We live in an age of rapid technological development which transforms our behaviour and habits every few years. The world of sci-fi novels from the first half of the 20th century has become a reality and technology is more prominent in our lives than anyone suspected around the turn of the millennium. The first iPhone was released in 2007 and in 2020 an estimated 45% of the earth’s population, around 3.5 billion people, use smart phones every day. Another change in the last two or three decades is an increased number of computer games players. They are now approaching the smart phone owners in numbers, or 2.7 billion. These worlds connect through the internet which has transformed our lives, particularly our ways of communication.
The gaming world has expanded, partly because now people in opposite corner of the world can compete against each other. There are millions of players in a game like Fortnite. Generations growing up today possess a completely different technical know-how and technical literacy than former generations and thus their expectations are very different when it comes to communicating the cultural heritage or any information which their grandparents read off boards or in brochures. All this is a great incentive to rethink our strategy in cultural communications, to keep up with technology and invite new generations to learn in new and effective ways. sing computer games; their methodology and technology, to reach a wider audience has become more popular in recent years. This short guide is meant to offer an insight into this practice, especially with small museums and centres, that don’t have access to great funds, in mind.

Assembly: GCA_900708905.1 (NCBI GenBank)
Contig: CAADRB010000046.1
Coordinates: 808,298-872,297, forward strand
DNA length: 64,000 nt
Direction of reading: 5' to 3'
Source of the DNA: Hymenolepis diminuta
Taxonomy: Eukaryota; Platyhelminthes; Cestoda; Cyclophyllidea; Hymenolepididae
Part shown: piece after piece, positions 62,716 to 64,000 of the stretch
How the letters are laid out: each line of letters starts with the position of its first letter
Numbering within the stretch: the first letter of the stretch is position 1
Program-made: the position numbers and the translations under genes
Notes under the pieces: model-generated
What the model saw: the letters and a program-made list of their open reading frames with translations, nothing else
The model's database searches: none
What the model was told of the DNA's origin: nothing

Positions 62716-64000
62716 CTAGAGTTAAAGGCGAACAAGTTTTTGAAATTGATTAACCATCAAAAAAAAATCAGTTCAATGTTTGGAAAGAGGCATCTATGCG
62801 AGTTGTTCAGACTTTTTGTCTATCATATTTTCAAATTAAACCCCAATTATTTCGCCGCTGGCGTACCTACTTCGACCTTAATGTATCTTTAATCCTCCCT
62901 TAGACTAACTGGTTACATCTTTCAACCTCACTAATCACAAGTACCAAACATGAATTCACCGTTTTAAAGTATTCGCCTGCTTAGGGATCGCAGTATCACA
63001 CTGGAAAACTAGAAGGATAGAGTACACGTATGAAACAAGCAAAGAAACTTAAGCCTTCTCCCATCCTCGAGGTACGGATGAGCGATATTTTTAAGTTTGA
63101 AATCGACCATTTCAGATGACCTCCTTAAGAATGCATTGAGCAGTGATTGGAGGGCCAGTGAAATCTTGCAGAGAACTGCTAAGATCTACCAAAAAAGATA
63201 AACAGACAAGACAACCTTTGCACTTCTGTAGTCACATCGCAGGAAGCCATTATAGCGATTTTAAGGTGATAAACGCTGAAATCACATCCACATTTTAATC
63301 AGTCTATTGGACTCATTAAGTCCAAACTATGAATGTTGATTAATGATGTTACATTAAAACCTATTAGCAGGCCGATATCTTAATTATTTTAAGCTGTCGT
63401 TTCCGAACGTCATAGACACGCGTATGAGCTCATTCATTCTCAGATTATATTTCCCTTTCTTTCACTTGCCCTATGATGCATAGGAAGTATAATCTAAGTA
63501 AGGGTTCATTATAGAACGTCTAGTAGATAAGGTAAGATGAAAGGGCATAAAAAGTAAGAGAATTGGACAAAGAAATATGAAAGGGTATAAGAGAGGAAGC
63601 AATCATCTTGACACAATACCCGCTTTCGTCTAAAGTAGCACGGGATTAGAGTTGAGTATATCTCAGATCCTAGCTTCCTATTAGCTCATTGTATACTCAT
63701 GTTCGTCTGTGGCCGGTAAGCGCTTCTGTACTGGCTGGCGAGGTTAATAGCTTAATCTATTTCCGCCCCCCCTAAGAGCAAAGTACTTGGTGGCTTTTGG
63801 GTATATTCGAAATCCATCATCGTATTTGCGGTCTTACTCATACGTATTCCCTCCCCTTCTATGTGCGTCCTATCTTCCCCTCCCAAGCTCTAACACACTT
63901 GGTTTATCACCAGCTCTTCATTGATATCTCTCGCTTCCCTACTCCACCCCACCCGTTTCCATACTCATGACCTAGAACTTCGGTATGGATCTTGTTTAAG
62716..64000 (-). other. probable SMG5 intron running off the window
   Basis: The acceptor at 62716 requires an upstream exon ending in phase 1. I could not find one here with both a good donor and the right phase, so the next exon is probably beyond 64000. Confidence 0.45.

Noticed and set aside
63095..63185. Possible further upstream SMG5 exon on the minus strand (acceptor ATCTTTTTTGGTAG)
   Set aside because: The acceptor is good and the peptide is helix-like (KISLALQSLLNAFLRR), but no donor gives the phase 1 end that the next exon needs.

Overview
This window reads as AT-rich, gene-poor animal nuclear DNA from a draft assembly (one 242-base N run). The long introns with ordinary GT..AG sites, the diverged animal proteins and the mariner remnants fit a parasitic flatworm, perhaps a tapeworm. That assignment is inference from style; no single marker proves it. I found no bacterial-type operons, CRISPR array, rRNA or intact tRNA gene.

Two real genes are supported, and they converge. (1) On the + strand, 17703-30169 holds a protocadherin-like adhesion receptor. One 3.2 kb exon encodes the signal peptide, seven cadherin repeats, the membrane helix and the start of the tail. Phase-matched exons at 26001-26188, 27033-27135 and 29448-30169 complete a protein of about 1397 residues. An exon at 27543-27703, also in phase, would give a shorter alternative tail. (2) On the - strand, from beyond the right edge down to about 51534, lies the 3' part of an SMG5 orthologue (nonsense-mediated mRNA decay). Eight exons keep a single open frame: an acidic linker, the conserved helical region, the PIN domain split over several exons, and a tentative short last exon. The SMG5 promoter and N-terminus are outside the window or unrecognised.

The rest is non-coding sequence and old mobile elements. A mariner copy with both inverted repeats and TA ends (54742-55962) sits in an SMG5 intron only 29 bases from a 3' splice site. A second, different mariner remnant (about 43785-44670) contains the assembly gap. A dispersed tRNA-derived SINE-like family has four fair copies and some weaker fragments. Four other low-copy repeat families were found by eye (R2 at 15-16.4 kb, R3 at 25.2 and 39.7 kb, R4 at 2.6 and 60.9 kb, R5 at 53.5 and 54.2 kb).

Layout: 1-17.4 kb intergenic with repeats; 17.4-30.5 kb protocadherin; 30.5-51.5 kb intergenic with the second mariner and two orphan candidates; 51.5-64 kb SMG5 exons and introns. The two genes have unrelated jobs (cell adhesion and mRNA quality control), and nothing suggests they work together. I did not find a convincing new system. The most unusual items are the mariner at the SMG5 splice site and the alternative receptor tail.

See https://www.oberlo.com/statistics/how-many-people-have-smartphones.
 See https://financesonline.com/number-of-gamers-worldwide/.